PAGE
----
Knocked Down on Bonaire

While calm beach entries like this are the norm for diving the lee side of Bonaire, unusual winds brought big rollers the night of the accident.

My husband, Gary, and I have a love affair with Bonaire, in part because of the abundance of shore diving opportunities. On day 12 of a recent two-week trip we had the chance to do a guided night dive at the island's famous salt pier.

The shore at the salt pier is a combination of sand patches and scattered smooth coral stones. As we began setting up our tanks I noticed the surf was considerably higher than it had been in previous days. I told Gary that we would need to be careful entering.

We geared up and started into the water, carefully picking our way over the stones by feel. At least one 3-foot wave rolled through while we were still in shallow water, but Gary and I braced each other and attempted to move quickly into deeper water.

Just as we reached hip-deep water, the guide called out that a big wave was coming. Gary and I turned in a way we thought would be perpendicular to the wave, stood with our feet apart and braced each other with both arms. Seconds later a 5- or 6-foot-high wave crashed over our heads, sending us both tumbling toward shore. The next thing I knew my face was in the sand and water, and I felt extreme pain in my left shoulder. As I lifted my face I realized I could not use my left arm to get up. I was trapped in the surge by the weight of the gear on my back as the next two waves rolled over me.

I managed to shout that my shoulder was out. Gary and the guide were instantly at my side, lifting me and helping me to shore. The guide asked a few questions and had me move my left arm. He said he thought my shoulder may have dislocated but slipped back into place since the pain was subsiding.

He advised us to go to the emergency room in town, but all aI could think about was that if we went there they would cut off my wetsuit. I convinced Gary and the guide that I was OK, just cold.

Removing my wetsuit back at our condo proved challenging, but we managed. Gary asked if we should call DAN®. The idea felt similar to facing the destruction of my wetsuit at the hands of ER nurses: I feared someone at DAN would advise against diving in the last two days of our trip. Deciding that my situation was not life threatening, just uncomfortable, I opted instead to email DAN.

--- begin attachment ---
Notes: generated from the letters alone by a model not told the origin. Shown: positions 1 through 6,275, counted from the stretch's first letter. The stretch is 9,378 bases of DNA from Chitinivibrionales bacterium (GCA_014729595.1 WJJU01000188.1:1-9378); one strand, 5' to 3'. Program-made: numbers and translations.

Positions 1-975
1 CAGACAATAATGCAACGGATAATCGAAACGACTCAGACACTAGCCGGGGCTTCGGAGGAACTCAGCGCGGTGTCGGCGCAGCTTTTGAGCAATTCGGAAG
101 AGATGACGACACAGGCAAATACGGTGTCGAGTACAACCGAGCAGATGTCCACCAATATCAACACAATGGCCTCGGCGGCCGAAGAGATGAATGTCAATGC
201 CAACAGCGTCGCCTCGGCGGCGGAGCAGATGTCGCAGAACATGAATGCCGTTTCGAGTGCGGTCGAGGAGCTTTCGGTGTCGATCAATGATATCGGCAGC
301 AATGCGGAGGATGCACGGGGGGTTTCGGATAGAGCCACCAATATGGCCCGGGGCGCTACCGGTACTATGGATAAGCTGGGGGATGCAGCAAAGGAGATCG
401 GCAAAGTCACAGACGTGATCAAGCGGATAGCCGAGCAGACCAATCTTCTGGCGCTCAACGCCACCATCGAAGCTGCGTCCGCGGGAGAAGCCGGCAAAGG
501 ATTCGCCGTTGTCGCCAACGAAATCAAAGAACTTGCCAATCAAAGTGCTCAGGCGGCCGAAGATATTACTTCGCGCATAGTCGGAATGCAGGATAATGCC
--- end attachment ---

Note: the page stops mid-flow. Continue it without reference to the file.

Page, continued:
I dived those last two days, ignoring the email response from DAN recommending that I have my shoulder checked out at the local hospital.

In a rare postsurgery moment without sling and ice packs, this is Crow’s shoulder, showing the four arthroscopic incisions covered by tape.
After our return home, my shoulder became unstable; it felt like it was sliding in and out of place. My family doctor ordered X-rays and later an MRI, which revealed a rare fracture. He referred me to an orthopedic surgeon, who explained that shoulders normally dislocate forward. Mine had dislocated backward, most likely from a direct blow to the front of the shoulder. A second MRI, which involved an extremely painful injection of dye for contrast, showed tearing of the soft tissues in the joint, explaining the instability.

The orthopedist told me that the delays in treatment were now causing the joint to lock up, a common occurrence with shoulder injuries. The most disheartening news was that it would take a year to heal completely and that he would not clear me for diving until at least nine months postsurgery.

Surgery was the easy part. Afterward I had to wear an awkward sling/brace for four weeks, and I couldn't lie down, not even for sleep. For three months I endured physical therapy three times a week to regain 70 percent range of motion, and it took another six months to achieve full range of motion.

I now realize that I made mistakes. Here is what I would have done differently:
  • I would not have attempted a shore dive at an unfamiliar site with a rocky entry in complete darkness and rising surf. I no longer underestimate the force of a single wave.
  • I would not have looped the straps of my fins over my wrist. The fins most likely twisted when the wave hit, wrenching and tearing my shoulder. I now do shore entries with my fin straps in my hand so that I can let go if necessary.
  • I would have sought treatment at the emergency room on Bonaire as both our guide and DAN advised. I had no idea that shoulder dislocations often cause damage within the joint. My delay in seeking treatment may or may not have caused additional damage, but it most certainly caused additional pain.
  • I would not have dived following the injury. Diving with any injury increases the potential for subsequent accidents.

The one thing I did right was having our DAN dive accident insurance in place before the trip. Once medical treatment began at home, DAN coordinated with my primary health insurance every step of the way, covering deductibles and copays quickly and painlessly.

© Alert Diver — Q2 Spring 2015